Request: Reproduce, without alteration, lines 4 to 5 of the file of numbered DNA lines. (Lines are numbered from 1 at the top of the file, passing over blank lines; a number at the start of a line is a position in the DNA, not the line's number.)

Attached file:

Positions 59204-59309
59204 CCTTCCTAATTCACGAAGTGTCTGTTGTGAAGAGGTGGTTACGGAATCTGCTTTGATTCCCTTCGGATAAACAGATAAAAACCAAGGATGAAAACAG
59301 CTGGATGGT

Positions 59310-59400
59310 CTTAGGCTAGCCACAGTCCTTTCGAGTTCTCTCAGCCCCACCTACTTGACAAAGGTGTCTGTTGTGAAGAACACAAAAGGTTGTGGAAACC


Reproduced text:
Positions 59310-59400
59310 CTTAGGCTAGCCACAGTCCTTTCGAGTTCTCTCAGCCCCACCTACTTGACAAAGGTGTCTGTTGTGAAGAACACAAAAGGTTGTGGAAACC